Embarassing nerd confession of the day. I haven't actually played any of the Katamari games prior to this. I've frequently listened to the soundtrack, which is an impressively varied range of J-pop, electronica and jazz, and has a surprisingly large number of things you can hum along to.
Naturally, my favourite is:
So, the amazing music notwithstanding, what's the actual game?
The King of All Cosmos went on a bender, and managed to accidentally destroy all of the stars in the sky (and the moon). Since this makes it all very boring, he has conscripted his son (that's you), to help him replace them. The question of course, is with what?
And the answer is...stuff.
You are the Prince, a very tiny person, who has to roll up various household items with his magic sticky ball, or "katamari". This ball can roll up anything that is smaller than itself, so if you keep expanding its diameter with other small items (eg moss), you will eventually be able to roll up bigger things. This leads to a game set over progressively larger scaled levels as you grow from collecting pins and matches, up to animals, people, and sometimes buildings.
Things that are a bit wrong with this game. The graphics. They haven't really had much of an update from the PS2 days, and they can look a bit awkward. The style is still quirky enough that it's not off-putting, but some uprating of the resolution and so on would have been nice. The clipping is a bit terrible. It's an unfortunate side effect of building odd shaped things into a moveable sphere, but occasionally you get very stuck and it's more than a bit difficult to escape.
There's also a certain number of places where you can just fall off the world and need rescued. One level in particular had this very badly, and it's surprisingly annoying to fail a timed event because the King has to keep warping you back to a reference point, away from all of the stuff.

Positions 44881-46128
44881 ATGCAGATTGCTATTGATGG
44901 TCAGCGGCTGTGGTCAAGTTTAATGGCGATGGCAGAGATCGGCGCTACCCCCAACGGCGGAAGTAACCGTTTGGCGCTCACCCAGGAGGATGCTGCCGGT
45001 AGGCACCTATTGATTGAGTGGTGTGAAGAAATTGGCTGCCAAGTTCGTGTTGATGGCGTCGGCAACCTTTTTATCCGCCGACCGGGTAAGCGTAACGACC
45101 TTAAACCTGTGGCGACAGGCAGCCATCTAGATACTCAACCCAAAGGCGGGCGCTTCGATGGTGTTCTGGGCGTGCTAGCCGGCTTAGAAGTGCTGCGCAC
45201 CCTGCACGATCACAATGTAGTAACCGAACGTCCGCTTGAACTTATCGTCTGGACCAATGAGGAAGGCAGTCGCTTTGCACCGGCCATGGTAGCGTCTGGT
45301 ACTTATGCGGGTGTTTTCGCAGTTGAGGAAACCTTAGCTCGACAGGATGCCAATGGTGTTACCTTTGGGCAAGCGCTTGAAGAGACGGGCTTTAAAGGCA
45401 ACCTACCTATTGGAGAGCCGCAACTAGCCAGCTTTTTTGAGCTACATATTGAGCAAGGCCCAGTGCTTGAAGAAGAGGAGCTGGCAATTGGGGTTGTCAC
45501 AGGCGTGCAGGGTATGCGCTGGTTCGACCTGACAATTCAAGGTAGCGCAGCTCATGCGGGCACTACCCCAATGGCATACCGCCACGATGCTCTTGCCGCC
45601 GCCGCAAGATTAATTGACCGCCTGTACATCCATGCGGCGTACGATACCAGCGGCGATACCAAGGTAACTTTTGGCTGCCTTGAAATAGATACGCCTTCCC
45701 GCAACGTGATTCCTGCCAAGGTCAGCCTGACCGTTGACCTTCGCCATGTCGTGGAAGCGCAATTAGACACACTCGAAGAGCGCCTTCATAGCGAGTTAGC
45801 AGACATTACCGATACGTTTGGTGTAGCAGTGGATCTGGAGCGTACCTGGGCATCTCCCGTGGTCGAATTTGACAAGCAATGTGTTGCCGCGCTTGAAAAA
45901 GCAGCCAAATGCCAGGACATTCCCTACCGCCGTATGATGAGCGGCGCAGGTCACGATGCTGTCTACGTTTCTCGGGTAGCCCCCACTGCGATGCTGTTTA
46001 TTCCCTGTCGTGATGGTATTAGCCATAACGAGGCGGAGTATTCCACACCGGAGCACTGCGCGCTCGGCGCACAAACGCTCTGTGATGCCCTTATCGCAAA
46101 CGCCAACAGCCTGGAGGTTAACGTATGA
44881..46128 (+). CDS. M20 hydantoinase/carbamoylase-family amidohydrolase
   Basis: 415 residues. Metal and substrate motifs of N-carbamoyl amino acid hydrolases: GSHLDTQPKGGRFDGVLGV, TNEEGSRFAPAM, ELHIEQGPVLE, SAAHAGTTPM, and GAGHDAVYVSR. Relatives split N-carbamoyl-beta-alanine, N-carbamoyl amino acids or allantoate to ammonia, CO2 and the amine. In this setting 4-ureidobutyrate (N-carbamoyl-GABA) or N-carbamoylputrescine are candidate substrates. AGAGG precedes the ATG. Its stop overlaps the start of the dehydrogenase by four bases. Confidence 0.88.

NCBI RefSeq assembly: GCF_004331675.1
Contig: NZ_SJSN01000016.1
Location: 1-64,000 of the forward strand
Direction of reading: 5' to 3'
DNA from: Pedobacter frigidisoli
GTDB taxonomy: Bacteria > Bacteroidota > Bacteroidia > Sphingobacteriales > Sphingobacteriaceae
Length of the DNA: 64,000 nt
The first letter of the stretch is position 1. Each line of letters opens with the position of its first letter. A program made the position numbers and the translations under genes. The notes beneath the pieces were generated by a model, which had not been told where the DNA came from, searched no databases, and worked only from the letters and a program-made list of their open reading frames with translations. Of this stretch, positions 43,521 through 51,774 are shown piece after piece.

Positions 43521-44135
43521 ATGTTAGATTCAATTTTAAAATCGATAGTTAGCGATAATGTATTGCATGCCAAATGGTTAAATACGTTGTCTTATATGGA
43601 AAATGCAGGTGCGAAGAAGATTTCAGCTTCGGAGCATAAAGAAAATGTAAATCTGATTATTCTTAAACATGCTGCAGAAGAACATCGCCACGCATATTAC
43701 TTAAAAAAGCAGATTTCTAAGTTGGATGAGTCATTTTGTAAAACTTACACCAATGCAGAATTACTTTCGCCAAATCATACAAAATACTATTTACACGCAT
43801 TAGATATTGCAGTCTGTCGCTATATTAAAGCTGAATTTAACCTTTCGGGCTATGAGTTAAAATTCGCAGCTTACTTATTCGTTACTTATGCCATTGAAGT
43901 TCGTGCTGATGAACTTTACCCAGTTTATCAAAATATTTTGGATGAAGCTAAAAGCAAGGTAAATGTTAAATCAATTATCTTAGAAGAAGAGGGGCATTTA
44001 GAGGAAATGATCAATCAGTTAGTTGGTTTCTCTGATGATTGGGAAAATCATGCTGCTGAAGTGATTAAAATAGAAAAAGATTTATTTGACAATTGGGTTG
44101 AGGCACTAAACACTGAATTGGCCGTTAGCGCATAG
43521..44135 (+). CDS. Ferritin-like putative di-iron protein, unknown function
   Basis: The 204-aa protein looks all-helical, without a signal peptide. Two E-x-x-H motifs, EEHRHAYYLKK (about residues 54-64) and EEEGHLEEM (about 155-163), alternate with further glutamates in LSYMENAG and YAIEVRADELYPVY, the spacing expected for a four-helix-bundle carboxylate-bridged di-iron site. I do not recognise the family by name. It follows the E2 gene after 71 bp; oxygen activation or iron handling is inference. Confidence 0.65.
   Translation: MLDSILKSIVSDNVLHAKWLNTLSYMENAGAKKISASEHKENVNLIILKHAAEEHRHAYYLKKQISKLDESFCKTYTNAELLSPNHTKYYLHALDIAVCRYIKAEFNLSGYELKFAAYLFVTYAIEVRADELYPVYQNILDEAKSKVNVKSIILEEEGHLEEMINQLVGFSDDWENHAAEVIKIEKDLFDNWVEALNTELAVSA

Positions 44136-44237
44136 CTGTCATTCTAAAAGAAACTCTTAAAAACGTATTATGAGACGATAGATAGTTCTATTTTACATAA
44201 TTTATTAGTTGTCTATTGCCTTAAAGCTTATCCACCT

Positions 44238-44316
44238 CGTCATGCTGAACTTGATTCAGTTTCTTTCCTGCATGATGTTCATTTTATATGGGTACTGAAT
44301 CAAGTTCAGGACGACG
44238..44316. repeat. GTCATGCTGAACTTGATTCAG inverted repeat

The control system is pleasing however, with an unusual twin stick tank style method which has you rolling all over the place. And it's generally a very leisurely activity. There's no small amount of relaxation involved in wandering about, acquiring things and enjoying the screams of people you've previously trapped in your ball of death. (The screams are unexpectedly realistic. You can honestly believe you're crushing people to death under tons of squid.)
Pretty short though. There's only a few hours in the main game, and the side stories of rebuilding the constellations don't expand the play style. And I doubt I'll find myself replaying it. Once you get to the final level, and satisfy the urge to collect "everything", I doubt the endorphin receptors would get much out of a repeat. (Same problem as I had with Donut County). With that in mind, this is currently pretty damn pricey.
If you've not played it, it's probably worth a go to tick off the nerdery box, and the soundtrack really is cool, but if you're not a super-fan, wait for it to go on sale.